While it’s far too early to speculate on who will be the first humans to travel to Mars, we may have an idea of what they will wear: An Israeli-designed space suit.
Together with the Israel Space Agency and the German Aerospace Center, Israeli startup StemRad is suiting up to launch a trial of its new protective suit against cosmic gamma rays on the next flight of NASA’s Orion satellite.
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If an initial experiment flight to the moon next year shows that the suit adequately protects the flight test dummy wearing it, StemRad’s suit may be used on the first manned flight to the red planet.
Testing on moon mission to prepare for Mars
The German Aerospace Center is responsible for research into the effects of deep space radiation on the human body. As part of this research, Orion will be sent to the moon in 2018 with dummies on its deck, some of which will be dressed in StemRad’s protective suit, while other remain exposed. With the return of Orion to the Earth a month later, the dummies, which will be equipped with thousands of radiation detectors, will be checked under laboratory conditions, and the level of radiation penetrating through StemRad’s suit and absorbed by them, if any, will be closely analyzed.
The team will then make adjustments to the suit in preparation for the first manned mission to Mars, which NASA believes could be scheduled as early as 2121-23, although President Obama once said it could be achieved by the mid-2030’s. StemRad is cooperating in the suit’s development with weapons manufacturer Lockheed Martin, which is also involved in NASA’s program for launching a manned flight to Mars.
The inspiration: From Fukushima to Mars
The story of how this Israeli radiation protection suit was born began during a restless night experienced by Dr. Oren Milstein soon after the earthquake and subsequent nuclear disaster at the nuclear reactors at Fukushima, Japan in 2011.
Following the disaster, they began developing a suit designed for the rescue forces in disaster areas who are exposed to dangerous high-intensity radiation. A few months after the disaster, Dr. Milstein founded the start-up StemRad to developed a special belt to protect the pelvic area, which contains half of the human bone marrow. Because the vest protects the wearer from gamma radiation, the belt is now widely used among first responders around the world. It comes in all sizes, is 100 percent fire-resistant, and has specialized features such as reflector strips and ballistic resistance.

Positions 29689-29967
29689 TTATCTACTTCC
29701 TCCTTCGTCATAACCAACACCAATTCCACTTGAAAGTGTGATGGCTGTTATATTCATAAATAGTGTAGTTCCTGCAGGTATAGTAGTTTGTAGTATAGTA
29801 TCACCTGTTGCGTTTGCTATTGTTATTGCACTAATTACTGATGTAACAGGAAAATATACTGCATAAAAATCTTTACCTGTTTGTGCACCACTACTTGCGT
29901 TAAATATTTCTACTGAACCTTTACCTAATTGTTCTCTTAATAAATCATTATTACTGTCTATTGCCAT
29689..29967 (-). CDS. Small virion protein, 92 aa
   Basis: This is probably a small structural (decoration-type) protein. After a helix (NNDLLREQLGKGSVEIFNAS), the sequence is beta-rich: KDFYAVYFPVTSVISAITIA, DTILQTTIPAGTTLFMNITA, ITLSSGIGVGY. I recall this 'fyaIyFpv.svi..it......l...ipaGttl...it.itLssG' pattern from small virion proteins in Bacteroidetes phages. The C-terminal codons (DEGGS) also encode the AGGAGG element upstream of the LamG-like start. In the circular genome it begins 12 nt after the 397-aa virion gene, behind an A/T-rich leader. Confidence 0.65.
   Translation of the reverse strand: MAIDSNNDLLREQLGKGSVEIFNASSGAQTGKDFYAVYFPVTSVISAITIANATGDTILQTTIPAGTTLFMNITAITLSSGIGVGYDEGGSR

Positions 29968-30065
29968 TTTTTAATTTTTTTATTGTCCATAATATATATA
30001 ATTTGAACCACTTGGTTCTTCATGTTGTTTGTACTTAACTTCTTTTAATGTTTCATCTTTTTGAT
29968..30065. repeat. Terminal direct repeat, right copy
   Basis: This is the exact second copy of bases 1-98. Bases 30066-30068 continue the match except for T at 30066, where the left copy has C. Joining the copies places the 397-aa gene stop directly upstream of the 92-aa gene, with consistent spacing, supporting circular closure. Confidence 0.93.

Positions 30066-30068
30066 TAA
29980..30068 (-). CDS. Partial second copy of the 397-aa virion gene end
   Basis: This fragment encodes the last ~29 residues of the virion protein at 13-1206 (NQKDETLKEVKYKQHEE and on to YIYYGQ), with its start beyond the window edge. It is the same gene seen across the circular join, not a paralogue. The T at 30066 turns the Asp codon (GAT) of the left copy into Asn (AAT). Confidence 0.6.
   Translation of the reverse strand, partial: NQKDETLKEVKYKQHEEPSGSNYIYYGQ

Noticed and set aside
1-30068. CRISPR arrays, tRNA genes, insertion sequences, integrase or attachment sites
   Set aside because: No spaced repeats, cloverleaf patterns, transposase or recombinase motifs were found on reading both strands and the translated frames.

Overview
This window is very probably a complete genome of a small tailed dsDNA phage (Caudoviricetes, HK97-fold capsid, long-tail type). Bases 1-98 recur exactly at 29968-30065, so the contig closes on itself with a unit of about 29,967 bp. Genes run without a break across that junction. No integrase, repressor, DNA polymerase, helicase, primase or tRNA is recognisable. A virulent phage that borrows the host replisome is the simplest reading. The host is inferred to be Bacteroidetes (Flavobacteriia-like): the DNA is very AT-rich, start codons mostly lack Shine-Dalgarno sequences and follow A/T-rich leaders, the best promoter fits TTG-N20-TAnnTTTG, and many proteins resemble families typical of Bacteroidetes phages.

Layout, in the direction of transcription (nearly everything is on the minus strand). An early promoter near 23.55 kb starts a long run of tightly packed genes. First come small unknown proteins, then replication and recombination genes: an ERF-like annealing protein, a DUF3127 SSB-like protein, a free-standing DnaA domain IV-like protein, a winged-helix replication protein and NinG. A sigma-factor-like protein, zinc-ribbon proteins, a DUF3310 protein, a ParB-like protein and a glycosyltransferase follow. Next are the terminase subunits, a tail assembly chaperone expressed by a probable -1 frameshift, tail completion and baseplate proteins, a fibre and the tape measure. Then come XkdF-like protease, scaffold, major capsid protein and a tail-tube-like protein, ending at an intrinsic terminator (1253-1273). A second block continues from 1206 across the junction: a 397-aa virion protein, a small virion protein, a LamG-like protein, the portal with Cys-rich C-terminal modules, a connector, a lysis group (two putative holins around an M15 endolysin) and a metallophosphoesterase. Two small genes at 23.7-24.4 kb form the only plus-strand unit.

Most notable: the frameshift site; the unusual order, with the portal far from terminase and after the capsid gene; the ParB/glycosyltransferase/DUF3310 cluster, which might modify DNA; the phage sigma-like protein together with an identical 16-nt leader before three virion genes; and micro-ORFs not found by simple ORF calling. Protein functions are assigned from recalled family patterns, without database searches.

StemRad’s suit protects mainly bone marrow, the lungs, chest, stomach, intestine, and the ovaries among women. These organs are particularly sensitive to the formation of malignant tumors as a result of exposure to radiation. The suit itself is made out of hydrogen-rich materials and worn like a vest.
“High intensity ionizing radiation destroys the bone marrow, which is the body’s factory for blood production, causing severe anemia, infections and cancer”, Dr. Milstein said in a statement. “Research has shown that it is sufficient to protect about 5% of bone marrow cells to lead to renewal and recovery.”
The main hazard to which astronauts flying to Mars will be exposed is radiation from solar flares. These flares are liable to continue for many days, and Orion has limited space for its crew to protect themselves from dangerous radiation when solar flares are occurring. The function of the suit is to enable the satellite’s crew to function normally if a prolonged solar flare emitting large amounts of radiation takes place.
Space Week: Making space accessible to all
The StemRad agreement was signed by Israel Space Agency Director Avi Blasberger and German Aerospace Center Chairwoman Profesor Pascale Ehrenfreund during the 12th International Ilan Ramon Space Conference, which was held as part of Israel Space Week. The annual event include meetings with collaborating space agencies.
“Space Week is an opportunity to make space accessible to the Israeli public as far as possible and close to home,” Israeli Science, Technology and Space Minister Ofir Akunis said in a statement. “Israel Space Week takes this complicated field and translates it into an enjoyable experience.”
Photos and video: StemRad